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Sara Bareilles interview

The singer-songwriter talks to us about her new album The Blessed Unrest.

Sara Bareilles

Sara Bareilles is best-known for her 2007 single Love Song which was taken from her major label debut album Little Voice.

Since then Bareilles has released the critically-acclaimed Kaleidoscope Heart and recently she released her latest album The Blessed Unrest in the UK. The album’s lead single, Brave, scored Sara a huge hit stateside selling over 2 million copies.

We caught up with Sara to talk about the album, find out why she decided to wait to release it in the UK and discover if she had more plans to perform in the UK.

Hi Sara. Where does this Q&A find you today?

I’m sitting in a hotel room in Los Angeles. We had a show last night for a private event, and now I’m staying in town for a few days for a dear friend’s wedding.

You recently released your latest album The Blessed Unrest in the UK. What can your fans expect from the record?

This record is reflective of a very challenging year in my life, that ultimately ended up being a very expansive one. I think those concepts are echoed in the themes of the songs. I tried to expand sonically, and try lots of different things from a songwriting perspective. I also collaborated in a few different ways on the record and I think you can hear the influence of the amazing artists I worked with.

Where did the inspiration for the record come from?

As I said, my record reflects a hard year of my life. A lot of personal change and transition in relationships. I moved to New York from Los Angeles, my home of 14 years, and I left some very important and longterm personal and professional relationships. I poured my heart into those songs and now I get to feel the catharsis of sharing my story on stage.

What lessons would you say you’ve learned as an artist since the release of your last album Kaleidoscope Heart and how have they impacted on this record?

I think one thing that was important to learn was to be more open to collaborators. I think I have always been very shy to sharing my creative process and I actually loved writing and recording in a collective way. It made a huge difference for me and made the entire process easier. What a gift.

Give us an insight into what you’re like in the studio. What is your process for putting a song together?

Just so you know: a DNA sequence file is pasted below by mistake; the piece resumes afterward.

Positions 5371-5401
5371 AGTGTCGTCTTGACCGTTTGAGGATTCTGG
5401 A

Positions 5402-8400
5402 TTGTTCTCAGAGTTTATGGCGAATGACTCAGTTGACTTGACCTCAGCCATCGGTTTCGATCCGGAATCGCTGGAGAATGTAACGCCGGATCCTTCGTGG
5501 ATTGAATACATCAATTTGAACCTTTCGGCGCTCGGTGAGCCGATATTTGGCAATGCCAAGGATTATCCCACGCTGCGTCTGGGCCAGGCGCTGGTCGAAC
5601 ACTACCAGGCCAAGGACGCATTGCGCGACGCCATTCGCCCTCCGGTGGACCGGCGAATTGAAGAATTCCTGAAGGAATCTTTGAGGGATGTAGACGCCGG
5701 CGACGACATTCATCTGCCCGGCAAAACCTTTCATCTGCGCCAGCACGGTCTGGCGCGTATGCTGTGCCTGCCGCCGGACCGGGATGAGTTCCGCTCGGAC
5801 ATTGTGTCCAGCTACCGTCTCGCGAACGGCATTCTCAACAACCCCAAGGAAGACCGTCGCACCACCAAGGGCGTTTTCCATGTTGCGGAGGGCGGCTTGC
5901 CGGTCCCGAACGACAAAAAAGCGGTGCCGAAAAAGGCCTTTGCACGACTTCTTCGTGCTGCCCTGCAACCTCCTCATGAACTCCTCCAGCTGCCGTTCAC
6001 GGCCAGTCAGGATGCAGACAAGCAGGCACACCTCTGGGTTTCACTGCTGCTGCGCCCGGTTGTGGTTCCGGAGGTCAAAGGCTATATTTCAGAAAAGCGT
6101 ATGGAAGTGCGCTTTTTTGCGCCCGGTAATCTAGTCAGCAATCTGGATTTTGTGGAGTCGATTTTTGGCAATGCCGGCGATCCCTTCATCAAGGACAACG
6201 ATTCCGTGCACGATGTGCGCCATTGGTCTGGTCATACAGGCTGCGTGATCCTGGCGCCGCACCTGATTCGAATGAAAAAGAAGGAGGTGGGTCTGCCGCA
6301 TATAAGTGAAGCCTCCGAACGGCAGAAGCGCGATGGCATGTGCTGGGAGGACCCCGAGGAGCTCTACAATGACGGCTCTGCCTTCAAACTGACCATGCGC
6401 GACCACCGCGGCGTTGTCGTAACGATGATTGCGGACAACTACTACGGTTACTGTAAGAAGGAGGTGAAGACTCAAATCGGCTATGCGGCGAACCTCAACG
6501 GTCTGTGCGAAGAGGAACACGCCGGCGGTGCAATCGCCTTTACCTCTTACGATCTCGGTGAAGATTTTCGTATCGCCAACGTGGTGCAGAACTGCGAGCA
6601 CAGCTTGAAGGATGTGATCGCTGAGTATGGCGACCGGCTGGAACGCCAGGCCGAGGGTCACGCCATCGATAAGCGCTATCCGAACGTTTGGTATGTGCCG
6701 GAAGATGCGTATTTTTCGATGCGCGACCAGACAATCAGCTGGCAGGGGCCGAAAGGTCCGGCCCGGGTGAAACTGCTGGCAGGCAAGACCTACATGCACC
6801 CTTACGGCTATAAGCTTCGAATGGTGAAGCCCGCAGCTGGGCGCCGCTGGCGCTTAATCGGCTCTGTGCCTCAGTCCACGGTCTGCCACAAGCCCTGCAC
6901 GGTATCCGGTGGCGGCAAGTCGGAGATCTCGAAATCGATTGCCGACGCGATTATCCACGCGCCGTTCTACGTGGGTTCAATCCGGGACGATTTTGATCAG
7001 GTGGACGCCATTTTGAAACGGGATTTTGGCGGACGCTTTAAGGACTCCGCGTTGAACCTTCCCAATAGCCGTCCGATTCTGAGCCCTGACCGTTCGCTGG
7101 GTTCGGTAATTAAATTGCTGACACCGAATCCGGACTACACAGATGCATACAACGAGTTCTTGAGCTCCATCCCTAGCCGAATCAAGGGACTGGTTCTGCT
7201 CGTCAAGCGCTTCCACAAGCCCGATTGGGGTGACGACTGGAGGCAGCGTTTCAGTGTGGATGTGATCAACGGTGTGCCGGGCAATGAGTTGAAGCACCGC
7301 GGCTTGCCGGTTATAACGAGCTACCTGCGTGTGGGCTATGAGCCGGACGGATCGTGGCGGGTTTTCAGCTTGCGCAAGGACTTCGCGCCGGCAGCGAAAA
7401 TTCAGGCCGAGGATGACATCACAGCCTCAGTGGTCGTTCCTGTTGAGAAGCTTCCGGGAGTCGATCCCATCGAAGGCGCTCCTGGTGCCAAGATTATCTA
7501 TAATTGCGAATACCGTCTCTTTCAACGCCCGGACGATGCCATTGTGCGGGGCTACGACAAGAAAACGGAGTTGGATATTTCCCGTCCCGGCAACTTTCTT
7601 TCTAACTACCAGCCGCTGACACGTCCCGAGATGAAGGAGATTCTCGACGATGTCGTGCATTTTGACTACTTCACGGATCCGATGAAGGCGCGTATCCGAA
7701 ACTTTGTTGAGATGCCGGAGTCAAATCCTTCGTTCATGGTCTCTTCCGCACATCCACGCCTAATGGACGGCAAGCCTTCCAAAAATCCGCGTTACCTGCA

Although I would absolutely consider myself a happy person, I am extremely heady and moody most of my life. Very high highs, and very low lows. The studio is no different. I think on a good day I feel like I’m literally walking on air. Revelling in the magic and mysticism of creating art. And then the pendulum will shift and I can very easily get bogged down by the mechanics and the business of it all. Start judging it all too early and hate it for a while. And then I will shift again. It’s a dance and a process, and completely exhausting but ultimately the most rewarding thing I can imagine.

Brave has been a huge hit across the globe and has become an inspirational anthem for a variety of communities. How do you feel about the impact that song has had?

I could never have imagined the scope of this song. I of course had hoped that the message would resonate, but I don’t think I could have even dreamed that it would connect in this way. I am learning so much from this song every day. People share stories about their vulnerabilities and their life experiences, and I feel humbled and privileged to be a part of that communion. I really believe in it’s purpose, and I’m just so thrilled to see people embracing it’s message in this way.

There’s been quite gap between the US release of The Blessed Unrest and the UK release. Why did you decide to wait before you launched the record here?

There are simply so many factors that quite honestly are out of my control when an album is released. I think the important thing is that my team and I feel a renewed devotion to my international fan community and want to do much more to make sure that my music and my tours are available outside the US.

You picked up two Grammy Award nominations for The Blessed Unrest. How much do awards mean to you?

The Grammy nominations feel like an incredible validation for the work that I have done and I am nothing but grateful. I don’t think awards in general are the ultimate barometer for what is “good”, as there are an endless sea of incredible artists that may never be nominated for something like this, but it is an amazing acknowledgement and quite an honor.

Recently you played a couple of live shows in the UK. How did you find UK audiences and will you be returning for more dates soon?

These are only my first shows in a handful of years, as I have played in the UK in the past. It’s just been a long time since I’ve been there. The audiences were warm and funny and engaged and so generous. It was a true pleasure.

Have you started thinking about your next album and the direction you want to take musically?

I am working on two other projects now that need finishing before I take on the next record, but my wheels are turning, for sure. I’m focused on finishing a book about my life and scoring a musical that will open next year. Lots of creative projects that I’m very excited about.

Sara’s new album The Blessed Unrest is out now and features the singles Brave & Chasing The Sun.

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